Human beings are social by nature. We desire belonging and connection. At our core is the desire to participate in social settings, while being accepted for who we are. Psychologist Abraham Maslow, as well as ecological economist Manfred Max-Neef identified social contact as critical to human existence. Social connectedness, or lack thereof, can influence our emotional and physical health outcomes. It might even determine how long we live.
The Loneliness Crisis
Loneliness has been identified as a public health issue in the U.S. Older adults report higher levels of loneliness, and one quarter of those over 65 are socially isolated. Loneliness can occur despite how many people we see. We could be lonely at a crowded party, or among friends. Loneliness is subjective; when we believe we are connected, we feel less lonely.
Isolation, on the other hand, happens when we have limited contact with others.
People who are marginalized also face higher levels of loneliness and isolation. This includes new immigrants, LGBTQ+ people, and elderly people who are being abused. New immigrants may face language and cultural barriers. They may not have a strong community in their new country. LGBTQ+ people may face prejudice and discrimination, and struggle to access proper medical and social support.
Older individuals who have fewer social connections are at a higher risk for elder abuse. Isolation may leave them vulnerable to financial, emotional, or physical abuse or neglect. Also, the abuser may intentionally isolate them from their network.
The Impact of Loneliness
Research suggests that lack of social connection can have a negative impact on health. Loneliness may change our immune systems’ inflammation response. Inflammation is necessary to help our bodies heal. But extended periods of inflammation may cause health problems. Brain inflammation may lead to Alzheimer’s disease. Cancer cells may spread more quickly, and our immune system may be weakened. This means less capability to fight illness.
The evidence suggests that limited social contact shortens our lifespan. Social isolation, loneliness and living alone are believed to contribute to early death 29%, 26% and 32%, respectively. The negative effects may be greater than harm from other common causes of early death. This includes sedentary lifestyle, obesity, substance abuse, cigarettes, mental health, health care access, etc.
Loneliness and social isolation have been associated with higher blood pressure. As well, they have been linked to a 29% increase in heart attacks, and 32% increase of stroke.
How to Cope with Loneliness and Isolation
It’s normal to feel lonely sometimes, but we don’t have to remain in that state. In terms of social isolation, circumstances may inhibit us from doing certain activities. For example, older people may become isolated if they lose mobility. However, there are ways that we can combat loneliness and isolation:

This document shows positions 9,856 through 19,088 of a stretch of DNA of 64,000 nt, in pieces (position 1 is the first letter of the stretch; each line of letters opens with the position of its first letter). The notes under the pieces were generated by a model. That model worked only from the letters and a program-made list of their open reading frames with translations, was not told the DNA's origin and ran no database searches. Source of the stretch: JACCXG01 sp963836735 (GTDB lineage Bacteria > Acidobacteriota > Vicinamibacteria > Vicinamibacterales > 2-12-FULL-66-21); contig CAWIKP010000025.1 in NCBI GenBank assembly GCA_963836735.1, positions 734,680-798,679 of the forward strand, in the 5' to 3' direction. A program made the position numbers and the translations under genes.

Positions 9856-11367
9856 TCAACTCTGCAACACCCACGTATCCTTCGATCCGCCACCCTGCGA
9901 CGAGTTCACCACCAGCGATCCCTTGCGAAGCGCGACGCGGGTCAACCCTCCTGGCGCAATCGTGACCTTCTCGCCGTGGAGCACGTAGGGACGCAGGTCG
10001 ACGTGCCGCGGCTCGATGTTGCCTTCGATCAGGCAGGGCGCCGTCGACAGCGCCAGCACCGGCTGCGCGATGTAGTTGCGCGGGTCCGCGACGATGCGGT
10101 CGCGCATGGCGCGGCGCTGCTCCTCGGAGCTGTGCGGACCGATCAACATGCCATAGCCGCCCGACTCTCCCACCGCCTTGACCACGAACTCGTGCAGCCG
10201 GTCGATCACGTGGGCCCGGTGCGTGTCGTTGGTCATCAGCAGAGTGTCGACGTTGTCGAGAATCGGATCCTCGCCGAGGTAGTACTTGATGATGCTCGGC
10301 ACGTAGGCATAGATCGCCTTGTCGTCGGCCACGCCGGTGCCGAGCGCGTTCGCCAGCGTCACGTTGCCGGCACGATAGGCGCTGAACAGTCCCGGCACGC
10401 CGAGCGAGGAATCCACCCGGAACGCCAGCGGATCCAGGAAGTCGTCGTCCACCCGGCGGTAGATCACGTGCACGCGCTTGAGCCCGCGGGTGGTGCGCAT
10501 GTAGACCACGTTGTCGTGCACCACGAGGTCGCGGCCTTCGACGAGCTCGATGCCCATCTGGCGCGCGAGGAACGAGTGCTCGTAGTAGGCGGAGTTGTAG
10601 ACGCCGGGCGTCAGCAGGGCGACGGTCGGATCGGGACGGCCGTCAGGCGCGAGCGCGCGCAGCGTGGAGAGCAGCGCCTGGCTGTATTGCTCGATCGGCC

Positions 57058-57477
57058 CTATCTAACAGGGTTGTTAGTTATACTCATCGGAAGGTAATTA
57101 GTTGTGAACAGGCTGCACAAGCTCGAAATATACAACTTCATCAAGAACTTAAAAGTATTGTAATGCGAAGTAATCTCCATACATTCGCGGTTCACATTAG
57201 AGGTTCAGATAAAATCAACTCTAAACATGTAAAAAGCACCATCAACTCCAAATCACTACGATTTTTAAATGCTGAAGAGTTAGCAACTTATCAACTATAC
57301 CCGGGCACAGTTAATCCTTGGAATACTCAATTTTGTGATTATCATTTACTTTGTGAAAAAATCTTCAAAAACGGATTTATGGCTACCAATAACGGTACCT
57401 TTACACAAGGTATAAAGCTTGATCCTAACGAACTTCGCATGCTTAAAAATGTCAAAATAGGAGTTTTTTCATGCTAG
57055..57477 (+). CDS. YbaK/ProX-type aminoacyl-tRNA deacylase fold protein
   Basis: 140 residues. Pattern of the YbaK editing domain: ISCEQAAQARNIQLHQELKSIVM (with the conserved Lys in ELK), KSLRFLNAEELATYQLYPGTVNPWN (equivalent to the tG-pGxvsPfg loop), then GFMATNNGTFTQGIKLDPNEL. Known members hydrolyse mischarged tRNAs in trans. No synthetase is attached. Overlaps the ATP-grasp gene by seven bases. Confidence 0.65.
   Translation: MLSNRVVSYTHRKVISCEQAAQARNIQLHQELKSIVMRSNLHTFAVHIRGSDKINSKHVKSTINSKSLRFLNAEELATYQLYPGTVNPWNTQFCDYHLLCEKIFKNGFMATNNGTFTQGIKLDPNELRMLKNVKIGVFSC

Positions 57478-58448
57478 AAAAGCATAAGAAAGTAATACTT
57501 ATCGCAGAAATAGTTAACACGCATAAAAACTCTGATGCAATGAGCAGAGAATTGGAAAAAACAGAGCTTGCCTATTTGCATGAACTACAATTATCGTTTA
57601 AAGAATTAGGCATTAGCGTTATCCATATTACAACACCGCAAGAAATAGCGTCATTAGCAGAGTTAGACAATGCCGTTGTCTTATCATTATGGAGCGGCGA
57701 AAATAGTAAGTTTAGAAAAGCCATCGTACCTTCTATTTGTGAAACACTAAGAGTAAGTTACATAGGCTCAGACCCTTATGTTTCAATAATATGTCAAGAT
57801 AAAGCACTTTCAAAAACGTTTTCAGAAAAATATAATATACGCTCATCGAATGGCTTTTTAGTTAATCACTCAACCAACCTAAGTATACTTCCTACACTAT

- Discover what makes us feel lonely. We should define what loneliness means to us and explore why we’re experiencing it. This will help pinpoint areas for improvement. It also helps us understand our needs; we will be better prepared to handle loneliness and isolation in the future.
- Maintain existing connections. Sometimes, we drift apart from our loved ones, especially if we don’t see them often. Connections take work to keep. Ex. we can call our friend each week, schedule lunch with a cousin, or share an evening drink with our neighbor.
- Use alone time to explore hobbies or discover new activities.
- Join a class or club. This helps us gain skills or knowledge with others who share our interests. We can even join online groups.
- Volunteer. Volunteering helps us meet new people and makes us part of a community. Also, it gives us purpose. We feel connected to a cause larger than ourselves and see our ability to add value to the world.
- Seek professional help. Sometimes, we can’t singlehandedly deal with isolation or loneliness. That’s okay. A professional counselor can support us through difficult emotions. They can also help us create a plan for navigating negative feelings.
Human beings experience better outcomes when we have supportive, valued connections with others. Sometimes, a person’s journey out of loneliness and isolation may be particularly challenging (like victims of elder abuse). But in most cases, if we seek solutions, we can work to become more connected.
To report elder abuse, contact: